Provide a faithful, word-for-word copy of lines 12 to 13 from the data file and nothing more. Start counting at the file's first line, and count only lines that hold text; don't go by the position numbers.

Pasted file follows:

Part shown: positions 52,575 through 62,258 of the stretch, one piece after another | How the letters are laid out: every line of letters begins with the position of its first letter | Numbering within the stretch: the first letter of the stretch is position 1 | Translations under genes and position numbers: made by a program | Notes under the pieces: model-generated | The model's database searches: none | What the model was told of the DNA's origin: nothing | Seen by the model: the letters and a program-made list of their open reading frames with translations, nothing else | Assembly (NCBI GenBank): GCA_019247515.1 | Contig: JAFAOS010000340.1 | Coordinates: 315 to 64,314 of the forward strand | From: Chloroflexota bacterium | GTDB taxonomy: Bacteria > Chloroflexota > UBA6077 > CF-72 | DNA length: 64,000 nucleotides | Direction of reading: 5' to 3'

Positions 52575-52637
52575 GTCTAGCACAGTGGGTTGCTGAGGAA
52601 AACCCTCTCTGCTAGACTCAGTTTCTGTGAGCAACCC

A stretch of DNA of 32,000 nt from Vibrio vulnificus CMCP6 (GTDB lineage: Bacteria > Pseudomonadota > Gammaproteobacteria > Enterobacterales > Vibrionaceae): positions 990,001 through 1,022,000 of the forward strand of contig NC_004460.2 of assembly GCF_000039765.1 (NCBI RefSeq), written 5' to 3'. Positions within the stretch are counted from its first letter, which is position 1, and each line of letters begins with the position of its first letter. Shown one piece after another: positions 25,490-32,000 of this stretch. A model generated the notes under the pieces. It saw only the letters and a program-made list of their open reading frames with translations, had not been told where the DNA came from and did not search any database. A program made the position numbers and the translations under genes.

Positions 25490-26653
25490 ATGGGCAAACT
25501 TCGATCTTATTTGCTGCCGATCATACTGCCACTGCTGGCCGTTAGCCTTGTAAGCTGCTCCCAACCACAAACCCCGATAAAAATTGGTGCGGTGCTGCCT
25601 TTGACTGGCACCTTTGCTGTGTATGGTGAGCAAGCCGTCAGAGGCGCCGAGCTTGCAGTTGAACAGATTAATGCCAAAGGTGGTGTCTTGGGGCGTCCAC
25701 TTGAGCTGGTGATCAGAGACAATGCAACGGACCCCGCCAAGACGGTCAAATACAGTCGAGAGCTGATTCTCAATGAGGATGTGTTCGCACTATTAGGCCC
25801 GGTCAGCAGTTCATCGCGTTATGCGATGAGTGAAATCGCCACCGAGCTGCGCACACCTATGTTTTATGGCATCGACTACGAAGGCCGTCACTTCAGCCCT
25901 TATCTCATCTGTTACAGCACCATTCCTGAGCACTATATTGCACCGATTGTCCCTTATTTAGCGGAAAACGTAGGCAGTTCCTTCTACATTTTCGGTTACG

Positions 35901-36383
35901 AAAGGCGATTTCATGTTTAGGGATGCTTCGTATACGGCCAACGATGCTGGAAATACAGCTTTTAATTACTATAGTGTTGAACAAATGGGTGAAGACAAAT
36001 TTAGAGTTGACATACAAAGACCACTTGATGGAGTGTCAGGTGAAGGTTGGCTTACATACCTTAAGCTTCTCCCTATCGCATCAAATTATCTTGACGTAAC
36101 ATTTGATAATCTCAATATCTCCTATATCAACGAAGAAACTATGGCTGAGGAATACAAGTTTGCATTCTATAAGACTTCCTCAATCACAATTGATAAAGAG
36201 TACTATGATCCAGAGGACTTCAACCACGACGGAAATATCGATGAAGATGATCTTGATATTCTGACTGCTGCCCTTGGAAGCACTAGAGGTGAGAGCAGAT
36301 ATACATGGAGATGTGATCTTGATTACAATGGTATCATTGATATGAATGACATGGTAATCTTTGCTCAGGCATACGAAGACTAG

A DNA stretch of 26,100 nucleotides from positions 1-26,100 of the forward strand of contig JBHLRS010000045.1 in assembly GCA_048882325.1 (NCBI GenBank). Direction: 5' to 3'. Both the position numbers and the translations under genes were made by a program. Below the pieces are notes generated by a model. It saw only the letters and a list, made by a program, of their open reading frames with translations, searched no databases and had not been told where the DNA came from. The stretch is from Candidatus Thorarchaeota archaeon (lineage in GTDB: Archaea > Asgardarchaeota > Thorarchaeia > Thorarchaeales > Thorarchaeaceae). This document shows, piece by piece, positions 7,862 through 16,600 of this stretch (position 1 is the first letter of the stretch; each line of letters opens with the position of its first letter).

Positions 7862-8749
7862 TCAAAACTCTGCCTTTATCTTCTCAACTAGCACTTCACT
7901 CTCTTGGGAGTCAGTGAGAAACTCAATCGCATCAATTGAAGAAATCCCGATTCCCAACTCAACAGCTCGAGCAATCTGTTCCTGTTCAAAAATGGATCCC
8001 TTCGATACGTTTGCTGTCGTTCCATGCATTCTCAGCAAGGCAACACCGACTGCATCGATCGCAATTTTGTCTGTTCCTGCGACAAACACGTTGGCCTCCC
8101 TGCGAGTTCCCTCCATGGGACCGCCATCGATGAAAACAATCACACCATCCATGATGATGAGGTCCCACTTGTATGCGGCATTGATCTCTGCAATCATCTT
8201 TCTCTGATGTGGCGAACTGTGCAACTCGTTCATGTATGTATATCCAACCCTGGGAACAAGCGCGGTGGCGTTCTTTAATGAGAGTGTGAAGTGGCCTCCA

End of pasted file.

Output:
25901 TATCTCATCTGTTACAGCACCATTCCTGAGCACTATATTGCACCGATTGTCCCTTATTTAGCGGAAAACGTAGGCAGTTCCTTCTACATTTTCGGTTACG

Positions 35901-36383